Yeah. Yeah. I think there’s a set of questions that are around the kind of content itself, so like, “What is the nature of the content that’s getting shared?” There’s a set of questions around, “How is it getting shared?,” so like, “What is the spread? What does the spread look like? What does it look like when a particular piece of content goes viral or moves through a particular network?”

The real challenge, particularly on a platform like Facebook is that when you start to answer those content questions, you immediately bump up against this problem that the data that’s available around reach is different than the data that’s available around engagement. Ethan, I know you’ve thought a lot about this problem, so maybe you can give your version of the barriers to answering those kinds of questions.

Ethan Zuckerman:

Sure. I mean, one way to think about this is that a platform like Twitter is mostly a public platform, right? Generally, when you’re tweeting, the vast majority of tweets are not protected, they’re going out to the entire world, and you can look and maybe make some estimates about reach, how many people are seeing them. You can certainly see information like how many people liked them, how many people retweeted them and shared them. Facebook is a different critter, and most Facebook feeds are private.

They’re shared with a small number of people, and so even asking a question like, “How often did this URL appear on Facebook?,” can be somewhat controversial. You’re basically asking for an aggregate of people’s private sharing. Facebook reveals some of this information. There are tools like CrowdTangle that make it possible to say this post by Dan Bongino got lots of engagement. Many people liked it, many people shared it.

What we don’t know is how many people have seen a given post, the actual reach of these things, and so far, Facebook, for the most part, isn’t giving us that data. We just interviewed Julia Angwin of The Markup and her Citizen Browser Project, which is one of the things that we write about in this report, and that’s really the first effort that’s making a guess at what the reach is of some of these things, but, Elizabeth, one of the things I found so fascinating about writing this with you … I’m a researcher. I generally just want to grab the platforms and kind of shake all the data out of them. You made a very convincing case that the platforms often have a really good reason why it’s hard to share this data. Make that case for me.

Elizabeth Hansen-Shapiro:

Yeah. Sure. I think what I heard from our interviews about why it’s hard for platforms to share this data is that at the highest level, there’s a whole thicket of privacy regulations, both domestically and especially globally, coming out of the European Union, that actually make it legally risky for platforms to share this data. Those are not concerns that we should take lightly. The Cambridge Analytica scandal was a scandal because there was personally identifiable information that users did not consent to be released.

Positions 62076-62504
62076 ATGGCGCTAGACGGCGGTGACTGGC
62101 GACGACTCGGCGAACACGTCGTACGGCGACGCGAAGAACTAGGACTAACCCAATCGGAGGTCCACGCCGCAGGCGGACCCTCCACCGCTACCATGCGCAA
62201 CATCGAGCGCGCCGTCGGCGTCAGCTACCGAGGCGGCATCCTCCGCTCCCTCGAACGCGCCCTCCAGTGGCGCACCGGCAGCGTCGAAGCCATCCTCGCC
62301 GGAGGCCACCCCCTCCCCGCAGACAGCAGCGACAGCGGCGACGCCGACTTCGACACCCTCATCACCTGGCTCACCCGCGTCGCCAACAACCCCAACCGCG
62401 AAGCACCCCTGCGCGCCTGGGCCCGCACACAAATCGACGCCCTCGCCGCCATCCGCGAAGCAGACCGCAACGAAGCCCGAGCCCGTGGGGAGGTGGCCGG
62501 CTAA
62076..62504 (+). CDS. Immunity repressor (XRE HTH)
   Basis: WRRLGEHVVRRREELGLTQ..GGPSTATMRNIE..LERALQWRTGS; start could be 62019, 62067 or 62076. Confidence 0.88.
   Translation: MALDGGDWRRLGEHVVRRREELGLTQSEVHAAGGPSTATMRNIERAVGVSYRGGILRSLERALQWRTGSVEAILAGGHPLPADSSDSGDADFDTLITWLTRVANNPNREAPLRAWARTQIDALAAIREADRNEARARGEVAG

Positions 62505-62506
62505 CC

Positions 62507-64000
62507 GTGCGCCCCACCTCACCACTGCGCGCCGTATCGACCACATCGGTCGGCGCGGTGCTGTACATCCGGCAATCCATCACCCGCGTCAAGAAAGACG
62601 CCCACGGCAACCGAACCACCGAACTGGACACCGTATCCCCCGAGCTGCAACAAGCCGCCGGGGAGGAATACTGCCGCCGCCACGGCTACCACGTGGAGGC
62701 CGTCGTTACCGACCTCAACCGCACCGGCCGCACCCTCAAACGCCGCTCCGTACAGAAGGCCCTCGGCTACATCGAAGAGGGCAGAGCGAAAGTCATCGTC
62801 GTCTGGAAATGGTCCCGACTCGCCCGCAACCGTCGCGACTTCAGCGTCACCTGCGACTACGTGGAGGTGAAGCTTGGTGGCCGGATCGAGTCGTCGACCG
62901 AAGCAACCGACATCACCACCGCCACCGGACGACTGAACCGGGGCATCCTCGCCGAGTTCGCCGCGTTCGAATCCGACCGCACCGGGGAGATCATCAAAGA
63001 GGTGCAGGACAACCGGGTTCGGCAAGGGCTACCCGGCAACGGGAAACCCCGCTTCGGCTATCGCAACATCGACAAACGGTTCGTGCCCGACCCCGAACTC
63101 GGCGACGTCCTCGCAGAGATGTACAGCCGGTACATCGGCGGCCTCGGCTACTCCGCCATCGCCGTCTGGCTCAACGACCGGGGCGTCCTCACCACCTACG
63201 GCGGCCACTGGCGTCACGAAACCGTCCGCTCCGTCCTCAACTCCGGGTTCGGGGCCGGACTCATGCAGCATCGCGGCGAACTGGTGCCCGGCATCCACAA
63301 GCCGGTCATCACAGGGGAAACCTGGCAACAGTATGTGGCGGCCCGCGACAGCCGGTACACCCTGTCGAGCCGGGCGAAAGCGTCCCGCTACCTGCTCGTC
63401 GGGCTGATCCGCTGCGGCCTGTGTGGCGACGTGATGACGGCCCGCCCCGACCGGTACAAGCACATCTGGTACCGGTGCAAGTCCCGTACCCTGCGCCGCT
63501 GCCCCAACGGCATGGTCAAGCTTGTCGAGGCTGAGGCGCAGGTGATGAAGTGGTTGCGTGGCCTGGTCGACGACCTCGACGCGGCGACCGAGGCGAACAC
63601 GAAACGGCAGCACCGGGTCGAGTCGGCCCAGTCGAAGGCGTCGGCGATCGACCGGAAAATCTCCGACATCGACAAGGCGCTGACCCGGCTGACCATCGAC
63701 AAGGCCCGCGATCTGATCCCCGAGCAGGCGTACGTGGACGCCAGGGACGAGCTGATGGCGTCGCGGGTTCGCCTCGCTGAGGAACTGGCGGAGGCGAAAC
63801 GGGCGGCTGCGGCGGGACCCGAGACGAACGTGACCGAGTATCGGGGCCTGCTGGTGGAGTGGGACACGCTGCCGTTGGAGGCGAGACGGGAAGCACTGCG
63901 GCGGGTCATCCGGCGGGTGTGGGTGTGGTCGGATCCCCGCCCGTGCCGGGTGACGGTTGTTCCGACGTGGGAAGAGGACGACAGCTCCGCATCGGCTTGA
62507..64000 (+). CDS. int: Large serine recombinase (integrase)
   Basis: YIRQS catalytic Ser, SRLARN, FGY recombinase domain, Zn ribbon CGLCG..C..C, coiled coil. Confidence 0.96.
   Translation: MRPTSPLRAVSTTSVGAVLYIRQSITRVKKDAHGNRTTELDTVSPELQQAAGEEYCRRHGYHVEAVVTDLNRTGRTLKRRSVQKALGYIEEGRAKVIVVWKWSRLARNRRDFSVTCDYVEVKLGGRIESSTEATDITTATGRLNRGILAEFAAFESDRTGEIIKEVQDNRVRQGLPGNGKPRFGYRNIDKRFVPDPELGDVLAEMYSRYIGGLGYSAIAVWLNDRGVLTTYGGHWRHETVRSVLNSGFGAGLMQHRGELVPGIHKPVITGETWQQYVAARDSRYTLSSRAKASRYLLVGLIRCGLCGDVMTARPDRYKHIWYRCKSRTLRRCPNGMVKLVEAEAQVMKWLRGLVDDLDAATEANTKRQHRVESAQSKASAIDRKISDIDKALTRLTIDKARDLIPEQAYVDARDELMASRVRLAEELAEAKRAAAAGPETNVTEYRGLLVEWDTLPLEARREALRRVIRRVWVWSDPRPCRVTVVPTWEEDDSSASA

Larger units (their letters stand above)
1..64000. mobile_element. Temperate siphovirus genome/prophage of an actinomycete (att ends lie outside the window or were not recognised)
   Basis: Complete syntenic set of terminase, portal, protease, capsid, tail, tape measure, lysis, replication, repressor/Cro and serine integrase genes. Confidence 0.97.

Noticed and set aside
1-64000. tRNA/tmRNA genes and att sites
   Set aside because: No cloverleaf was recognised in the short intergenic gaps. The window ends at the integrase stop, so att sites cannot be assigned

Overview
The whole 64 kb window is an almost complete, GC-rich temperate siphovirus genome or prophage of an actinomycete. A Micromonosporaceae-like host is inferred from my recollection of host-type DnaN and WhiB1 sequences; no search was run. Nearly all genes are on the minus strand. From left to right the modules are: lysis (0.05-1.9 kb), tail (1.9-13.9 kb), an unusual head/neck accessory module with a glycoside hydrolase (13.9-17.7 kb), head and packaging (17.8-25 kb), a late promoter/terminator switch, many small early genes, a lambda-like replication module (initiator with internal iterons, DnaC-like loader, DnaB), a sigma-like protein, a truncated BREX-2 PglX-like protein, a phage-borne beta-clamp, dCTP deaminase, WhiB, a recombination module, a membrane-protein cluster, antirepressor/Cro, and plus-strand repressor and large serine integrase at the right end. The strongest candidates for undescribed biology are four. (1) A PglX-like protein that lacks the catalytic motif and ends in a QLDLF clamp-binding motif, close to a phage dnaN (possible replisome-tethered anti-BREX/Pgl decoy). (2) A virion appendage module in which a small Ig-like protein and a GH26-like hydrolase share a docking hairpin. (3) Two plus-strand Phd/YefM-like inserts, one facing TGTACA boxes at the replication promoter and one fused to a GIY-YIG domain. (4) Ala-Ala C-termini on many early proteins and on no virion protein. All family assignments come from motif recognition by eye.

That was released to researchers and beyond, so those privacy considerations and the constraints on platforms that are created by those privacy regulations are real. Well, then I think a lot of the kind of risk management and internal decision-making around data access turns on those questions of privacy regulations and the risk that comes from making potentially identifiable information “Public,” even if that “Public” is a group of academic researchers.

Ethan Zuckerman:

One of the things that happened with this report is it’s happening in the wake of a research project called Social Science One. Social Science One was this very ambitious research effort, organized by a pair of just top social scientists to work with Facebook, to open up a data set, in particular, to study political influence and elections, instead of Facebook’s role within it. Despite the fact that the academics who started the project had great contacts within Facebook, and despite the fact that the people the data was opened up to were a set of accomplished academics, had been very carefully screened, Facebook had a really hard time opening up the data, and many of the people who were involved with the project ended up just incredibly frustrated. One of the interesting things though, is that there’s lots of what you might consider to be informal data collection. Tell us a little bit about some of the people like Pushshift, who are doing this work informally.

Elizabeth Hansen-Shapiro:

Yeah. I think part of the interesting finding for me and kind of doing this exercise of mapping the landscape on the methodology side is that people are really attacking this problem of platform data access in a variety of ways. Social Science One was the sort of official attempt to create a front door to some of this data for Facebook, but Pushshift and others are engaging in their own scraping of platform data, which is what we categorize in the paper as unsanctioned, so they are absolutely taking on some legal risk in doing this, but they are doing it and they are engaged in a kind of interesting and ongoing cat and mouse game, as some of these platforms attempt to shut off their access, and detect their scraping efforts, but that’s really, that’s a side door that some of these intrepid researchers are creating to scrape publicly available data, or data that you can get from a handful of kind of logged in users, and to collate that across platforms, so it’s not just that there’s a single platform under [city 00:12:06], but the really cool thing about Pushshift is that they’re looking across platforms.

Ethan Zuckerman: